Attorney Steve® BitTorrent Litigation Updates - The role of Cobbler Nevada
Cobbler-Nevada vs. Gonzales is a case that may be able to help "John Doe" Defendants in copyright file-sharing cases involving Strike Three Holdings pornographic adult films. Here is one case that discussed the general principle that it is their burden of proof to put the internet subscriber "behind the computer" and show a reasonable likelihood that the SUBSCRIBER is also the INFRINGER.
"The Court notes, however, that, although it is permitting limited early discovery, it is not precluding Mr. Doe from filing a 12(b)(6) motion to dismiss nor is it prejudging any such motion. The Court also advises Strike 3 that, upon obtaining the name and address of Mr. Doe, it has a Rule 11 obligation to determine whether to proceed with the lawsuit and, in that regard, it should be mindful of the Ninth Circuit's decision in Cobbler Nevada, LLC v. Gonzales, 901 F.3d 1142, 1144 (9th Cir. 2018) (stating that "a bare allegation that a defendant is the registered subscriber of an Internet Protocol ('IP') address associated with infringing activity is [in]sufficient to state a claim for direct or contributory infringement"). See Strike 3 Holdings, LLC v. Address, 2023 U.S. Dist. LEXIS 116118, *3.
Podcast: How does Strike Three try to satisfy Cobbler?
The problem with many of Strike Three's claims is when it comes time to provide the "Cobbler evidence" to seek to raise an inference that the internet SUBSCRIBER is also the actual INFRINGER is that they tend to be vague about things and claim that their evidence "lists files" (whatever that means) showing likes, interests or other alleged downloads of the John Doe Defendant. If the information makes no sense (sometimes it does, sometimes it doesn't) you may need to look into possibly filing a legal challenge to the amended complaint in the form of a motion to dismiss the claim for failing to allege sufficient facts to support a cognizable claim.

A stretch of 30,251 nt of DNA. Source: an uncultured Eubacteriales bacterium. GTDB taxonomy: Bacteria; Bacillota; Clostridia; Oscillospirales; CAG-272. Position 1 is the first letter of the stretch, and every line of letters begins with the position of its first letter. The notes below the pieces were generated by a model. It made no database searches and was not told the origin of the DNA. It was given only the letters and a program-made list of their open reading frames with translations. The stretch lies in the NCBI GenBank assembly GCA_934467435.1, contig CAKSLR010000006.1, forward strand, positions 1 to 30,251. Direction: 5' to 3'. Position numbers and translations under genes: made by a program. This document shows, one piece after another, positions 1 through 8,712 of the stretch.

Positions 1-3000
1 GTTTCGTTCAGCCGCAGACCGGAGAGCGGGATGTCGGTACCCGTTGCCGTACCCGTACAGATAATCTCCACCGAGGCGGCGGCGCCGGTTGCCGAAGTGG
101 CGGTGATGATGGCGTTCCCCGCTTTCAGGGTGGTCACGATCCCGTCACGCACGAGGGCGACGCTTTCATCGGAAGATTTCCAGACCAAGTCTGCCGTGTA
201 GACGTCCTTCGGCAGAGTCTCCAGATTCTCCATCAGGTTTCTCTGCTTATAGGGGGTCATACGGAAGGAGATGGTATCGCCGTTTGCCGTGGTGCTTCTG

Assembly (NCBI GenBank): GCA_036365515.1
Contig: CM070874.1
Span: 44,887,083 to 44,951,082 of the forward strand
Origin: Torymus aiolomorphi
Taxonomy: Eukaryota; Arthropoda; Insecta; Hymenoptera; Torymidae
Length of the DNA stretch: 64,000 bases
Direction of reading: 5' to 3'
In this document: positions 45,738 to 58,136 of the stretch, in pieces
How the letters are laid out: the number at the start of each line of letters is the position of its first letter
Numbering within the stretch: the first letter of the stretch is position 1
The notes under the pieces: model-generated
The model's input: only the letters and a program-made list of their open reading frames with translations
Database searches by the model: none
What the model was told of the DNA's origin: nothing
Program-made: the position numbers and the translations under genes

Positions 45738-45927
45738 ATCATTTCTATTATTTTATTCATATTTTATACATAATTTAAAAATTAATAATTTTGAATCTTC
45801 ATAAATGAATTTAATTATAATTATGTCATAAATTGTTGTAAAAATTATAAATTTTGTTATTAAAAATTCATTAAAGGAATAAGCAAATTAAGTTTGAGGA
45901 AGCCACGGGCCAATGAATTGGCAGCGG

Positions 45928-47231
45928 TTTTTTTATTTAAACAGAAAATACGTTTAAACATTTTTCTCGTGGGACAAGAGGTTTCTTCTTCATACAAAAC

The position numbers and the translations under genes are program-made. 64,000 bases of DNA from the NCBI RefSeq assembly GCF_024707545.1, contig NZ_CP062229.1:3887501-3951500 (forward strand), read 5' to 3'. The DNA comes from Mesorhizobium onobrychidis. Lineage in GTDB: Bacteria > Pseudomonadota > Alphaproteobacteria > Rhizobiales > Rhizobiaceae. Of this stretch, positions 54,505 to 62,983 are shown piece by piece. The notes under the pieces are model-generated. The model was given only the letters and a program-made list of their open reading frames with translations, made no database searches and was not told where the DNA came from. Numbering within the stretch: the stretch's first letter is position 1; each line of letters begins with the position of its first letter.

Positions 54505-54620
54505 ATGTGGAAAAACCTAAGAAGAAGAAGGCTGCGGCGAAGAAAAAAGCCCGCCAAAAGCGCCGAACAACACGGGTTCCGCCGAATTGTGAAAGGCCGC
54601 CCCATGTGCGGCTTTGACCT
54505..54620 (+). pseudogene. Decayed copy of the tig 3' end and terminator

In Albert v. Embassy of Music GMBH, 2020 U.S. Dist. LEXIS 132657, *7-8 the court noted:
"A complaint which falls short of the Rule 8(a) standard may be dismissed if it fails to state a claim upon which relief can be granted. Fed. R. Civ. P. 12(b)(6). Dismissal can be based on "the lack of a cognizable legal theory or the absence of sufficient facts alleged under a cognizable legal theory." Balistreri v. Pacifica Police Dep't, 901 F.2d 696, 699 (9th Cir. 1990). To survive a Rule 12(b)(6) motion to dismiss, a complaint must contain sufficient factual matter, accepted as true, to "state a claim for relief that is plausible on its face." Ashcroft v. Iqbal, 556 U.S. 662, 678, 129 S. Ct. 1937, 173 L. Ed. 2d 868 (2009) (discussing Federal Rule of Civil Procedure 8(a)(2)). A claim has facial plausibility when the plaintiff pleads factual content that allows the court to draw the reasonable inference that the defendant is liable for the misconduct alleged. Id. The requirement [*8] that the court must "accept as true" all allegations in the complaint is "inapplicable to legal conclusions." Id.
Contact our Boutique Copyright Infringement Defense Law Firm
If you are involved in a copyright infringement lawsuit involving allegations of illegal file-sharing of Strike 3 Holdings adult content, contact us at (877) 276-5084 or email us through our contact form. We have settled nearly 1,000 copyright infringement matters since our founding in 2004 and we are the clear leader in handling cases filed in California in the Central District, and Northern District. Moreover, our client reviews speak volumes.